Monday, September 29, 2014

Comments on: IMF WP 14/169 "Reconsidering Bank Capital Regulation" Connel Fullenkamp and Céline Rochon

Its abstract: 

“Despite revisions to bank capital standards, fundamental shortcomings remain: the rules for setting capital requirements need to be simpler, and resolution should be an essential part of the capital requirement framework. We propose a new system of capital regulation that addresses these needs by making changes to all three pillars of bank regulation: only common equity should be recognized as capital for regulatory purposes, and risk weighting of assets should be abandoned; capital requirements should be assigned on an institution-by-institution basis according to a regulatory (s,S) approach developed in the paper; a standard for prompt, corrective action is incorporated into the (s,S) approach.

Some brief comments:

1. For someone who like me has for more than a decade profoundly objected the whole concept of risk-weighted capital requirements for banks, a recommendation that “risk weighting of assets should be abandoned”, is of course very much welcomed.

But, that said, if the recommendation is not based on a total understanding of what is really wrong with risk-weighing, it is difficult to develop adequate remedies… and most specially to be able to transition from here to there, without causing serious and dangerous disruptions to banks and economy. 

And, unfortunately, that is the case with this paper. It is solely written from the very limited perspective of trying to make banks safe, ignoring banks’ fundamental role of allocating bank credit efficiently to the real economy.

Let me briefly resume my argument. Risk-weighing, based on credit risks which are cleared by banks through interest rates and amounts of exposure, and which result in lower capital requirements for holding assets which ex ante are perceived as safe when compared to assets which ex ante are perceived as risky; make banks able to earn much higher risk adjusted returns on “safe” assets than on “risky” asset; something which distorts and causes banks to lend too much and at too low rates to “the safe”, and too little and at too high relative interest rates to “the risky”.

And all this derives from the sad fact that nowhere in all current Basel bank regulations, do we find a word about what is the purpose of banks. “A ship in harbor is safe, but that is not what ships are for.” John Augustus Shedd, 1850-1926.

For example the paper makes the comment: “Acharya et al (2013) provides evidence that risk weights are not the right tools to use in assessing the level of bank capital requirement”. But, that paper referenced only discusses the risk weights – those that cause different capital charges - in terms of the distortion they produce in the portfolio of banks, with no mention whatsoever of the, directly corresponding, distortions in the allocation of bank credit. That is evidenced when the Acharya paper comments “Also note that the portfolio distortion problem does not exist for banks that are only leverage-constrained since the additional charges are the same for all assets.”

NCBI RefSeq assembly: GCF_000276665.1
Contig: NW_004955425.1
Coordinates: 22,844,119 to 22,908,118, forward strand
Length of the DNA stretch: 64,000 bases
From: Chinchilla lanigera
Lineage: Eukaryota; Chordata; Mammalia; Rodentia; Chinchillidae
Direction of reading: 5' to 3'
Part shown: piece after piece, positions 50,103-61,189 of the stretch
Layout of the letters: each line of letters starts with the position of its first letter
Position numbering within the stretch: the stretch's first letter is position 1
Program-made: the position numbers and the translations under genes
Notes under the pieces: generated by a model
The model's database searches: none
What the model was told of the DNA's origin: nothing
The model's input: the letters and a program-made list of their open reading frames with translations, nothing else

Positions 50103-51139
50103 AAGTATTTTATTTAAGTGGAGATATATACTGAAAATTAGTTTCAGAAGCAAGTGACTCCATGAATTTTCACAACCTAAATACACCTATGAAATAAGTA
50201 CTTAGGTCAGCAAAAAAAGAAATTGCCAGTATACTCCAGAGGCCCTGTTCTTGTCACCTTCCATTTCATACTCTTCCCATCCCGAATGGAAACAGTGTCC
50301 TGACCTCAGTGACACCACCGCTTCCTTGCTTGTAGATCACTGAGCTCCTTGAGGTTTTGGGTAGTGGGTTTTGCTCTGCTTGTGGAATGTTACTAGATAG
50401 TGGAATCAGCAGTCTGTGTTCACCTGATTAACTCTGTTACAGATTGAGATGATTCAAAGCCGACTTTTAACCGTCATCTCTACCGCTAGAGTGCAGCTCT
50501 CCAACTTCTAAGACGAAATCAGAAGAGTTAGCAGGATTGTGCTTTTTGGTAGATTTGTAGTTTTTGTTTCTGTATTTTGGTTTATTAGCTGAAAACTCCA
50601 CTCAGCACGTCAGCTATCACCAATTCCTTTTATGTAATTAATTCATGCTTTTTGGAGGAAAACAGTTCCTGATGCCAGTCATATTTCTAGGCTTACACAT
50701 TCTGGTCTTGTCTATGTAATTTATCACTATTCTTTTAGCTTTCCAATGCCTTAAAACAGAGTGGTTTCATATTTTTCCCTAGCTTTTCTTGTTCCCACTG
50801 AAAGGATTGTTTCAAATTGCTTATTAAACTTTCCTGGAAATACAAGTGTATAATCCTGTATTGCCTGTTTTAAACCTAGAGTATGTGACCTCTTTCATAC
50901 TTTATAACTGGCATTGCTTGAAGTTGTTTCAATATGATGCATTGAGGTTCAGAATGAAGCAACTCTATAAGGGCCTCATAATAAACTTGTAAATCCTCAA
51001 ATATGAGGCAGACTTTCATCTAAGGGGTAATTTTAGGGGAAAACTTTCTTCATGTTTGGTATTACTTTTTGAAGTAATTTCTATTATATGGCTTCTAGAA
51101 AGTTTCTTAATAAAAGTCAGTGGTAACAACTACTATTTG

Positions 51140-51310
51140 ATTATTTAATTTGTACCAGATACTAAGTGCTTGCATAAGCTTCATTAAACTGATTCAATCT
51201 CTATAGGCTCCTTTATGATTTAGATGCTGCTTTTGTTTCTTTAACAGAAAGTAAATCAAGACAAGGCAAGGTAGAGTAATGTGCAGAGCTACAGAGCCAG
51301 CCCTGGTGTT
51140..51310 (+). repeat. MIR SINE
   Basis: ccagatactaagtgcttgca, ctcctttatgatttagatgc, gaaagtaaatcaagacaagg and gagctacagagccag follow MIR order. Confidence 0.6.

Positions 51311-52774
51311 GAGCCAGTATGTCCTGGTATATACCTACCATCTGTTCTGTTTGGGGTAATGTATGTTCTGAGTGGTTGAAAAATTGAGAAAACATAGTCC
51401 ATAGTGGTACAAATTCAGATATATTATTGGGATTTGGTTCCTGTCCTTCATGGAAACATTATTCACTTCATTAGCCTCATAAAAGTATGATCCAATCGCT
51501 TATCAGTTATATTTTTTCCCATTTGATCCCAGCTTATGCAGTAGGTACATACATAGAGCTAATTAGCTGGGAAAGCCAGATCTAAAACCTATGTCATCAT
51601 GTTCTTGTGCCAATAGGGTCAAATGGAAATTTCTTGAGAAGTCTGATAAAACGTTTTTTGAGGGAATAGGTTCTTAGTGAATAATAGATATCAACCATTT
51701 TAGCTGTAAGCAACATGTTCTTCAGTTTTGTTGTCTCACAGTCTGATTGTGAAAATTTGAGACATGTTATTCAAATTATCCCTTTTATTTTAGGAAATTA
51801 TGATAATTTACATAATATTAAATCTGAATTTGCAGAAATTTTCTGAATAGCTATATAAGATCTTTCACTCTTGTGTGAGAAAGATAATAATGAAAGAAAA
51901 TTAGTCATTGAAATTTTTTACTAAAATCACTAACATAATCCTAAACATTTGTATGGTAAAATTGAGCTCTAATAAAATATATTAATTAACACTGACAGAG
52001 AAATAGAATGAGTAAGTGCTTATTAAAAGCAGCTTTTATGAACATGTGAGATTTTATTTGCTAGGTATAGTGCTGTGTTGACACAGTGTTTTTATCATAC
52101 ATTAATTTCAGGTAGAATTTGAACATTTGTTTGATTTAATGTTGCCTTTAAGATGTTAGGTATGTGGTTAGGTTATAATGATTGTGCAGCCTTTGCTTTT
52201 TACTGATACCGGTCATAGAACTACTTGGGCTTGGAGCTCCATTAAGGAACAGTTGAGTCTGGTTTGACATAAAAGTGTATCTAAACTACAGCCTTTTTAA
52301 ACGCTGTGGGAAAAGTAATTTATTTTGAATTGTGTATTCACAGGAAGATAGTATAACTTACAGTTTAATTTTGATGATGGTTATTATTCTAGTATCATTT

Note: The existence of “additional charges” are there openly recognized and yet no one seems concerned about how these, by favoring “The Infallible”, would odiously discriminate against the fair access to bank credit of “The risky”.

2. And the proposed alternative: “capital requirements assigned on an institution-by-institution basis according to a regulatory (s,S) approach developed in the paper”, which is of course also based on ex ante perceived risks, if it does not start from defining the purpose of banks, and how to avoid the distortions in credit allocation, could even make these much worse.

3. The proposed alternative: “capital requirements assigned on an institution-by-institution basis”, no matter how much authors believe “our framework aims to significantly improve market discipline and focus it directly on the regulators”, is plain dangerous as it increases the discretionary powers of regulators, something that will, sooner or later, one way or another lead to abuse. 

“This will enable market participants to monitor regulators’ actions” What market participants? It really sounds like an insult to someone who has in vain tried to get an explanation for the “portfolio invariant ex-ante perceived credit risks and nothing but the portfolio invariant ex-ante perceived credit risks already previously weighted for, weighted capital (equity) requirements for banks